Here are two major issues new managers can run into in 2021.
We will call them “The Buddy Manager” and “The Power Struggle” syndromes.
The Buddy Manager
One common pitfall in management is a syndrome I call “The Buddy Manager”. This tends to happen most with a younger manager who may move up from the ranks and is now managing his/her peers. The vulnerability, lack of experience, and newly enhanced ego can make a toxic combination to the workplace.
As a senior manager, I had a supervisor under my reign that epitomizes this rule of thumb. She was a youngish woman (22 years of age) who raised from the ranks of the associate team. She had worked alongside many of the personnel that she now managed. That situation can be a tough transition for anyone, but she seemed to have more difficulty than most.
One of the things she would do is “hang out” with the very associates that she was responsible for under questionable circumstances. As difficult as that was, I found the bigger issue to be that she did not see anything wrong with the behavior. New managers will fall into pitfalls naturally, but when professional common sense is lacking that is a whole other ball game.
Because she did not feel she should be held to a higher standard than they were she would also share details on her troubled marriage and cry on the shoulders of these associates, therefore, losing all respect that she could handle any situation that the job may entail. Not to mention confidentiality breaches. Her subordinates may have liked her or felt compassion, but could they trust her to “Run the Ship” when things got difficult.
This is an extreme case of not having boundaries but can be common when a fellow associate gains advancement over their peers. The moment a leader starts trying to “buddy up” with subordinates, boundaries become blurred.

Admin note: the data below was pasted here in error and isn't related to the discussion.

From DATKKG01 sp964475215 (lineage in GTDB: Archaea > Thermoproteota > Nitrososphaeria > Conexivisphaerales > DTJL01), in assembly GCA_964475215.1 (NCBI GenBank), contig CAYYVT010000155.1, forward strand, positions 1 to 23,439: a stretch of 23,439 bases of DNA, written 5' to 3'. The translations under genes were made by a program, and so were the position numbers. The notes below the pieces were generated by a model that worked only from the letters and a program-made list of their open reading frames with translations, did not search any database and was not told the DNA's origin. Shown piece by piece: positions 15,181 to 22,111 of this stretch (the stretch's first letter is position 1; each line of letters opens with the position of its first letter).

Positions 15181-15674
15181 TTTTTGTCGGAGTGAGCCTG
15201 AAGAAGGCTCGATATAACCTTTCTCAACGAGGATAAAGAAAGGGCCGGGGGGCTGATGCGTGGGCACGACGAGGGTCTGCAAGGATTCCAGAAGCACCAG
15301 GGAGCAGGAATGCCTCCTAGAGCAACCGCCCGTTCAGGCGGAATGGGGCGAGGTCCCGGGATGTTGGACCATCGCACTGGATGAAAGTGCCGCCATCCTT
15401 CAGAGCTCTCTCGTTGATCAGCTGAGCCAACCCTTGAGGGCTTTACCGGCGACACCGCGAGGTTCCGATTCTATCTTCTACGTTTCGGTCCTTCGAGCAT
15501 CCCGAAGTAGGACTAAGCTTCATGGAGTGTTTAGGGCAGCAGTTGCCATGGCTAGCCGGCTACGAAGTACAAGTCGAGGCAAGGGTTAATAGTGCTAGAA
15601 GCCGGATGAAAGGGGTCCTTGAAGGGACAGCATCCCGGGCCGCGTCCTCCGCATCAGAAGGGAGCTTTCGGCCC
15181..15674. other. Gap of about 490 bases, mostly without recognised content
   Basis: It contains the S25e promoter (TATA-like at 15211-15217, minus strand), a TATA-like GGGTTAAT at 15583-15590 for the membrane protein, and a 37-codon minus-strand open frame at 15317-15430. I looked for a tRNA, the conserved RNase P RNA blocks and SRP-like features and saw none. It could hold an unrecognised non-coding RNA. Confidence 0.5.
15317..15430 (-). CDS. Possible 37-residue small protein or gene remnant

Professional boundaries are needed to ensure that does not happen. A “healthy” mutual respect should be the goal of superiors and subordinates. Be approachable but not at the level where there is a loss of respect on both parties.
The Power Struggle
A second scenario that caused problems for new managers is when the new position caries with it the most responsibility and authority they have ever had professionally. The is where “The Power Struggle” causes issue. There are many levels to leadership, the very first level is where you are followed, simply because of your title. This is where everyone starts, but to be able to move beyond this level, one must establish trust, be willing to serve and earn respect. This takes time, patience and understanding that many do not want to exhibit when they first become a manger.
The say things like “I want a job where my voice means something”. Only to find out that nobody does something simply because you say so but need to believe in the leadership to follow. This is a very difficult pill to swallow for some. Usually those that get stuck in this issue, have to feel a very strong failure in their leadership to understand that they need to endure themselves to their team first, then they will follow where you lead. A common phrase I use is “You are not in charge; you have people in your charge.”
You will find that all new management issues follow a simple trend: The better follower a person is the better leader they can become.